Programming this little device has its own challenges. For one, the PIC12LF1552 used in this project is not supported by the PICKit2 programmer and a data-file hack was needed to get programming support working. Luckily, others have had this problem too and you can use the PICkit 2 Device Data File Editor. Unfortunately, it needs windows (so I needed to fire up a virtual machine, cross fingers, and hope for the best). It did work and programming could commence.
The second challenge in programming small designs is the complete and utter lack of "standard" ICSP programming headers. You do not want to clutter your design with bulky headers at all. You need pogo-pins.
The PCB has five small exposed pads on the backside (see above). These pads are the ICSP programming pins. A small helper-board was made with a set of spring-loaded pins which can be pressed onto the PCB. Alignment can be a bit tricky, but with a little practice it works fine.
When designing a PCB that needs pogo-pins, you need to be very careful to design it in a way so that you can use a standard vero-board (or something similar). In this case, it was carefully planned to have the pads spaced at 100mil intervals, just like a vero-board. In mass-production, you will need to do a lot more thinking to enable testing and so.
Functionality is given to the device with a lot of software. The really hard part of modern electronics. There are 12 LEDs in total. Six red and six green. The red/green LEDs are in one house and spaced at 60 degree angle.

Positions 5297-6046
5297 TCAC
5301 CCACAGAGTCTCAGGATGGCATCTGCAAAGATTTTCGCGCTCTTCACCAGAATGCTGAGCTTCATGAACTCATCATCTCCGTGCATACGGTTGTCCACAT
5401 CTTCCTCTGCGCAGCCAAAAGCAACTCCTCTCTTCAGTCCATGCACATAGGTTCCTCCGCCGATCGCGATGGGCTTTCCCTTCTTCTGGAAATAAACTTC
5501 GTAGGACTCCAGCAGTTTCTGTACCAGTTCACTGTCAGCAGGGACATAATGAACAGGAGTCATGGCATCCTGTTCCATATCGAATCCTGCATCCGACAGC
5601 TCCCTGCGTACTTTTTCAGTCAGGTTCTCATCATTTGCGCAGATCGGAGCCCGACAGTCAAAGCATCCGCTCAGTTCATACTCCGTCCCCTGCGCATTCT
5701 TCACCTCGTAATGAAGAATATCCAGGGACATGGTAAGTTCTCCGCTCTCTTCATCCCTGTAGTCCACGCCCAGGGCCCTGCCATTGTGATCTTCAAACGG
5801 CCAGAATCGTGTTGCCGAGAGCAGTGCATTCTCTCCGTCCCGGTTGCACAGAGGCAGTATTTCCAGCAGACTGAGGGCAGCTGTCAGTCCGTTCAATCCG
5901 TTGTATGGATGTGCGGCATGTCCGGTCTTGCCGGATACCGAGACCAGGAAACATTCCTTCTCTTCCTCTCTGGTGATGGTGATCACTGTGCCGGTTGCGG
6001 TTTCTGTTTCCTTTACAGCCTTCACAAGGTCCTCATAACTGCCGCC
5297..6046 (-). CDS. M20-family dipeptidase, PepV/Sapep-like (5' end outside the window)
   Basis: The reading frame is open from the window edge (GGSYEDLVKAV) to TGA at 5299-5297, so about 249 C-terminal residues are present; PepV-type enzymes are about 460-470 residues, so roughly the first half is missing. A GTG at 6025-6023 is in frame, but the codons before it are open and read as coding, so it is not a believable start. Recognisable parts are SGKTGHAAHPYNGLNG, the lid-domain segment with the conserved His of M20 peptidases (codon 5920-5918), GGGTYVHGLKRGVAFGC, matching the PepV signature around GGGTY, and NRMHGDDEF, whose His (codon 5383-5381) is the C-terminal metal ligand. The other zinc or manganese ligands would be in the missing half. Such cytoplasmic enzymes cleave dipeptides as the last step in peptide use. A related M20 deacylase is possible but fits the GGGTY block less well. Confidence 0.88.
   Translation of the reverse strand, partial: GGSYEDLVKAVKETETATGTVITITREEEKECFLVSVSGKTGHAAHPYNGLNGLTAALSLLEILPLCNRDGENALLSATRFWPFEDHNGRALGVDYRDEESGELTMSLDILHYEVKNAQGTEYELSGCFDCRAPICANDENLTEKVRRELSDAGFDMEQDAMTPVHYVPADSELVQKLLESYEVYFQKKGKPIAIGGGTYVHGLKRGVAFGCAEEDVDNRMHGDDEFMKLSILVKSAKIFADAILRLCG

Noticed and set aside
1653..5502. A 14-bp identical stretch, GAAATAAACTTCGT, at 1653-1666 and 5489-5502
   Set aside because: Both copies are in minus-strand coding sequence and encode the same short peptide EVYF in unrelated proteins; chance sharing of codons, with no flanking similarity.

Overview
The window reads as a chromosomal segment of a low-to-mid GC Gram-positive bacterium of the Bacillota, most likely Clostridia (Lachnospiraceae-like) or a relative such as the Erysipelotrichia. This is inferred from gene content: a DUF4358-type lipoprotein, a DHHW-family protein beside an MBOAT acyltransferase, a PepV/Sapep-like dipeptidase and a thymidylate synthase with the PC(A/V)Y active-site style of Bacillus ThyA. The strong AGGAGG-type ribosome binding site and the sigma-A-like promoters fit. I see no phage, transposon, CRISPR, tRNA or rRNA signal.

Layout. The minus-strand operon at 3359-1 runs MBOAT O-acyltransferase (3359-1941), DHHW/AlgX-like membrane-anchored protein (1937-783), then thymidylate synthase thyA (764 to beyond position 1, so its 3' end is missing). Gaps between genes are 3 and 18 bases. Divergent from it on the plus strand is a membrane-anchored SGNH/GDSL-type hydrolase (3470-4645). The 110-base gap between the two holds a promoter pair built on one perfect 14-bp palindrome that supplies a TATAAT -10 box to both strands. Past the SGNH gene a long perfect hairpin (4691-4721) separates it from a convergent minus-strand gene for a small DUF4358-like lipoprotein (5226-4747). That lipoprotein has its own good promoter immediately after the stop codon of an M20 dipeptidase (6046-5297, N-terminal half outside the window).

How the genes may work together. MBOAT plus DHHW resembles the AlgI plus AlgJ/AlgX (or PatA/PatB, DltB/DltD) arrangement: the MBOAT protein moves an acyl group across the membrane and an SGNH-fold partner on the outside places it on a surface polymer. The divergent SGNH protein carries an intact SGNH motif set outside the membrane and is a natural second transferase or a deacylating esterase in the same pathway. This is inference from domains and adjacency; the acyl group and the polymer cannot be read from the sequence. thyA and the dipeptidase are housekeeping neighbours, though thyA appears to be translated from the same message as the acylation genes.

The LEDs are organised to be chariplexed, using 4 GPIO for 12 LEDs. Initial testing readily showed that the choice of series resistor was wrong (originally 470Ω). The intensity would be too low and the resistors were reduced to 100Ω. The second problem immediately apparent was the huge intensity difference between the red and green LEDs. I had chosen the LEDs based on similar specs for both red and green, but there is still a lot of difference in practice. A software solution needs handle that case.
The firmware for the device comprises a setup where all 12 LEDs are charliplexed at about 710Hz. This enables each LED to have 16 levels of intensity from off (0) to max (15) at an effective rate of ~59.2Hz. The green LEDs are activated about twice as long as the red LEDs to compensate for the difference in intensity. The processor runs at 1MHz (Fosc/4 = 250kHz).
The firmware includes tables with commands for different modes of operation. Each command says something like "set LED red/green [0-5] at level [0-15]". Pressing the button will advance to the next mode and show a new pattern. Holding the button for a second will turn the device off (same as mode 0). The processor will enter sleep when off and react to a press of the button to wake up. It is estimated that the battery will live for something between 100 and 200 hours of active operation, depending the pattern displayed. The battery should live for much more than a year when the device is kept in sleep.